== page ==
In assisted living facilities, patients must be allowed to spend time outside, and beyond constant supervision of dementia patients and patients at risk of wandering, it is important to establish a walking path that loops safely within the facility’s grounds. Daily exercise and allowing the patient to move around have both been shown to diminish the risk of wandering, so permit the patient to engage in these activities to the greatest possible degree. To help patients pass the time, they can be given safe activities that occupy their attention without confusing or disorienting them. One of the most commonly used activities of this nature is sorting a set of objects, or encouraging the patient to look at familiar images, photographs, or photo albums. Other experts suggest that it is better to give the patient a task with purpose, and one that keeps them linked to their memories. The quintessential example of this is to allow an older female patient who used to be a nurse to make rounds with a current nurse at the facility. Anxiety is a known trigger of wandering, and dementia patients tend to become anxious when not engaged with a task at hand or a meaningful activity.

In some cases, the patient may be experiencing pain, which in turn prompts him or her to wander away. Nursing staff should be aware of this possibility and be sure to treat any underlying discomfort or pain, which may make the patient more prone to walking off. Incontinence can be a problem in patients with dementia and Alzheimer’s disease, especially if it goes undetected by nursing staff for a significant period of time, and can lead to wandering behaviors. Sound sleep hygiene practices should also be implemented to reduce the patient’s risk of sleeplessness and wandering at night. Restraining the patient physically should only be used as an absolute last resort, as this can cause extreme distress and increases the risk of patients injuring themselves while trying to escape the restraining device.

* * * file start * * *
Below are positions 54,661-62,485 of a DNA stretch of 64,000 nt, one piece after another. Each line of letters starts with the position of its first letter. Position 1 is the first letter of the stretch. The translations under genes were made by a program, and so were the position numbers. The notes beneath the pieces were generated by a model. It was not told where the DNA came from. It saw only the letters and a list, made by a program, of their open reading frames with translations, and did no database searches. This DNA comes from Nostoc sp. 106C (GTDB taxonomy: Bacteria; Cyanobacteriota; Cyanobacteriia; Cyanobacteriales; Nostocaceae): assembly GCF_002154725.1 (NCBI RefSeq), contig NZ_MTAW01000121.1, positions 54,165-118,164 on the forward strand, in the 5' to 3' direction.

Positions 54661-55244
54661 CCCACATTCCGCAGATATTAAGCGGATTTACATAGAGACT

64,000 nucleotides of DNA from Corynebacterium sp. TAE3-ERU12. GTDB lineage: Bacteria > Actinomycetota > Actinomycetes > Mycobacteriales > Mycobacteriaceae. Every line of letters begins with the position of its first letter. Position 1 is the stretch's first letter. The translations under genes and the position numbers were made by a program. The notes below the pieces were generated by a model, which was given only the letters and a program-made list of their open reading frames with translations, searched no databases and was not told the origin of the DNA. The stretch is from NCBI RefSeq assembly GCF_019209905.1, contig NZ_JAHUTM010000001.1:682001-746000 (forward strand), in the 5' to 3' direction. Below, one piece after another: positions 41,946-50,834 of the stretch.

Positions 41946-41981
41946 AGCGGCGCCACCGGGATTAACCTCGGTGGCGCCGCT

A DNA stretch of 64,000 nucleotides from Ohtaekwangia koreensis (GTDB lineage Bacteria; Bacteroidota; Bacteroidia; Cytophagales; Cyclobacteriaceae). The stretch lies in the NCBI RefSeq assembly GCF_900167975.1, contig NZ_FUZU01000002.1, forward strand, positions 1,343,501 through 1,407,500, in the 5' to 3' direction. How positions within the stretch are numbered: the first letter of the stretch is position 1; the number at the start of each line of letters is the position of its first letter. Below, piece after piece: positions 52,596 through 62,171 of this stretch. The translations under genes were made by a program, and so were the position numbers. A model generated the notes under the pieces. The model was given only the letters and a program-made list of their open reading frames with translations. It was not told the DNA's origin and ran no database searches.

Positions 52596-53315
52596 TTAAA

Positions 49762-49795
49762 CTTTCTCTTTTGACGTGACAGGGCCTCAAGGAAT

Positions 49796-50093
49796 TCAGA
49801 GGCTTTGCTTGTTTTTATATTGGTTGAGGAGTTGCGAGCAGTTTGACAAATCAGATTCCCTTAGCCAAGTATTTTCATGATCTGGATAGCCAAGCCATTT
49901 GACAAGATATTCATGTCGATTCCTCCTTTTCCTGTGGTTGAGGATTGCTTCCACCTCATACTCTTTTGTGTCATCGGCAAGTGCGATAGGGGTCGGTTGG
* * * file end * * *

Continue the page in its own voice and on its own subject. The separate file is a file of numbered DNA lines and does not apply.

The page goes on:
Hospitals and healthcare facilities must have protocols in place to be followed if a patient wanders off. In addition to working with local residents and police to find patients who have wandered away, it is good practice to ensure that a current photograph of the patient is easily accessible, and to keep articles of their clothing or other personal items in a sealed plastic bag so that canine search teams can quickly and easily pick up the patient’s scent. It is also the responsibility of the facility’s managers and administrators to regularly test patient search protocols to ensure effectiveness, and to be sure checks and balances are in place to quickly detect that a patient has gone missing. It is also highly recommended that patients who are deemed to be at risk of wandering be registered with the National Silver Alert program. This program, which is available online free of charge, allows loved ones and caregivers to electronically store important information about the patient, which may include a physical description and a current photograph, the patient’s medical records and medical documentation, their power of attorney information and living wills that were filed by or on behalf of the patient.

Some of preventive measures draw on electronic technologies that discourage wandering. Specialized pressure pads and sensors can be installed on patients’ beds and chairs to detect when they get up, which can be extremely effective in discouraging both daytime and nighttime wandering. Radio frequency transmitters and electronic tags can also be used to determine a patient’s distance from the facility and to broadcast his or her location if he or she wanders away or becomes lost inside the facility. Family members of patients in assisted living facilities also tend to consider the technology more humane and a more effective and compassionate way to reduce wandering and the risks of harm that come with it.

James Tonin is a freelance writer based in Los Angeles, California.